The Texas Legislature's recent changes to the Texas Business Organizations Code went into effect September 1, 2011.  These include several provisions favorable to Limited Liability Partnerships (LLPs).  An LLP is a general partnership (GP) or limited partnership (LP) that chooses to register as a Limited Liability Partnership with the Texas Secretary of State. The intended purpose of an LLP is to limit the liability of all partners to the amount of their partnership investment. Liability protection of this nature is not available at all for general partnerships.  In an LP, such protection is provided for limited partners but not for the general partner.  The LLP is intended to close this gap.

LLCs & General Partnerships in Texas

But before the recent amendments, the liability protection afforded LLP partners was subject to significant exceptions.  Partners could be found personally liable if they were personally involved with  directing the activity at issue or if they had notice of the circumstances giving rise to the problem and failed to take corrective action. For any LLP with partners who are actively engaged in managing the business, these ''exceptions'' were large enough to drive a truck through and drastically reduced the practical value of organizing as an LLP.  These exceptions have been eliminated.  Under the law as amended, a partner has no personal liability for any obligation of the partnership incurred while the partnership is a limited liability partnership.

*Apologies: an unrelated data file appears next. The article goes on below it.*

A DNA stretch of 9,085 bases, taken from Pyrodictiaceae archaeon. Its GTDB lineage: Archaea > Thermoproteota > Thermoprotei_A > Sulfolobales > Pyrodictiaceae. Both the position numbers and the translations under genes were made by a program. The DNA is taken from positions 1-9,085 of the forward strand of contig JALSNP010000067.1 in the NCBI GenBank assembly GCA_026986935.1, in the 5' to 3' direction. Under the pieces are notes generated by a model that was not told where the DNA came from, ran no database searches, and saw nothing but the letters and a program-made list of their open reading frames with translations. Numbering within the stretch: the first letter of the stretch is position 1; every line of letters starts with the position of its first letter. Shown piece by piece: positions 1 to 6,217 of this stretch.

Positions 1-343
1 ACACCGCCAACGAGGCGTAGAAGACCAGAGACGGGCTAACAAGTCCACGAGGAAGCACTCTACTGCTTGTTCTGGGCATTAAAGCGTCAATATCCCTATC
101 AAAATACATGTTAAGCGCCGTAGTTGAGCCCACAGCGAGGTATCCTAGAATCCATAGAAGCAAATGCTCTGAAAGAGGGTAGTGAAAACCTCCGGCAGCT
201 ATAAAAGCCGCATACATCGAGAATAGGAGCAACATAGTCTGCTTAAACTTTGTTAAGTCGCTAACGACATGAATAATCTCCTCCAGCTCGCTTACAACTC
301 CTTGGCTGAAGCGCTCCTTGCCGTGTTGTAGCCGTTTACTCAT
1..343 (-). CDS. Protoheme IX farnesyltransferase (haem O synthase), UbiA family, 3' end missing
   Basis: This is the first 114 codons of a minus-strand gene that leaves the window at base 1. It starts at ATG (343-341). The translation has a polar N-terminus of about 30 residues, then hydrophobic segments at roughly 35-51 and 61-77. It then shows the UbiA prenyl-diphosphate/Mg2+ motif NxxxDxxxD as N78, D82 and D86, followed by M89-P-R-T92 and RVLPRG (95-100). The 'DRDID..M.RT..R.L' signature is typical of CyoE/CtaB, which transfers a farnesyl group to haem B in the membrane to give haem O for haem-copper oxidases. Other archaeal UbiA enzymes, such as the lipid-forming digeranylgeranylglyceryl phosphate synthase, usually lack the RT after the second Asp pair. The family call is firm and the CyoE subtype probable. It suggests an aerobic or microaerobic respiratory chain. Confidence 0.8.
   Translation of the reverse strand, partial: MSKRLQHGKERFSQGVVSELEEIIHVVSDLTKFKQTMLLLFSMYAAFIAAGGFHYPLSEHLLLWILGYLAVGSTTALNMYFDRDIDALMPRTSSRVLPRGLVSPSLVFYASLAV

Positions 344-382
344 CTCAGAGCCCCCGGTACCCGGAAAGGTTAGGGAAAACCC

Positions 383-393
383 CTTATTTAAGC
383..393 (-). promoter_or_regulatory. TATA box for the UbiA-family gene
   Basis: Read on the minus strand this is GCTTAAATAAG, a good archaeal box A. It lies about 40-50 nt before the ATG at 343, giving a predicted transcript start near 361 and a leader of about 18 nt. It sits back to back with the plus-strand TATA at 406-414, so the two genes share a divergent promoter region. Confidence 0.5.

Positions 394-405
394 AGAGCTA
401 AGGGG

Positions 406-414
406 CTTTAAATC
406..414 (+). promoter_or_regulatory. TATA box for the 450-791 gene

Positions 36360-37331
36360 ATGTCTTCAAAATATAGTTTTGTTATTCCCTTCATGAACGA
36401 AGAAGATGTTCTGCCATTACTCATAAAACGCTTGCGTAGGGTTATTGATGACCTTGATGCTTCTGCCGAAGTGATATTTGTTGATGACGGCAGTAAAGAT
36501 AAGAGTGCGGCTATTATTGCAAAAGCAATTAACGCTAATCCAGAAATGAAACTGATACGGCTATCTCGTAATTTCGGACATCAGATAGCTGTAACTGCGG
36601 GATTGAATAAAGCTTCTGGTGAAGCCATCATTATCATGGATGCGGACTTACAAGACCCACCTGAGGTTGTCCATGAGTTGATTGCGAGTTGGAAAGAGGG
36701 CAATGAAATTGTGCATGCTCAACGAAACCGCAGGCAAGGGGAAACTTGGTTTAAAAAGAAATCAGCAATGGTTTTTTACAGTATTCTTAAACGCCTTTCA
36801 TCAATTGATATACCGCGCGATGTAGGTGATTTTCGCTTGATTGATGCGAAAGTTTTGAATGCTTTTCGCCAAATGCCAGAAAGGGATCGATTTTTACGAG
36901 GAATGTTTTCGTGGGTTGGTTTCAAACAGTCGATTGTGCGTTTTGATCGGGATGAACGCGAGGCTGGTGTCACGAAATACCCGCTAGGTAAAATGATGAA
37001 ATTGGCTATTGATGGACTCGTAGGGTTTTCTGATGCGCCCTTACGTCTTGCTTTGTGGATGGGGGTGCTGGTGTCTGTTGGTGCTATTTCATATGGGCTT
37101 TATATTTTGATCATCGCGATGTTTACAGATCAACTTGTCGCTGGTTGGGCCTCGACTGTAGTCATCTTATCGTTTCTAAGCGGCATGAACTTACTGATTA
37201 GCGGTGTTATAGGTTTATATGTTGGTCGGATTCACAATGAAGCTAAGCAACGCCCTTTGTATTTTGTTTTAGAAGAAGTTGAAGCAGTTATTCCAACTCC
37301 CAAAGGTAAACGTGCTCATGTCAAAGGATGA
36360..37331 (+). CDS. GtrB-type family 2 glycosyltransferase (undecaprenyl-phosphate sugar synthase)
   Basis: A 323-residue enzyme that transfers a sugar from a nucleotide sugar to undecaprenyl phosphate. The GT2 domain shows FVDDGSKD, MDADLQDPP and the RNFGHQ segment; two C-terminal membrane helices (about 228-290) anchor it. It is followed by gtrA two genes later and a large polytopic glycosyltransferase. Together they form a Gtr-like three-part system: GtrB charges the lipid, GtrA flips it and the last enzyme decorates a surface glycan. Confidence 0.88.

Another potentially bothersome requirement for LLPs was that alone among Texas business organizations, they were required to maintain at least $100,000 of liability insurance or the equivalent.  This requirement has now been eliminated.

One drawback to LLPs that remains is that they are still more expensive to maintain than other forms of business organization in Texas.  The State imposes a registration fee of $200 per year per partner.

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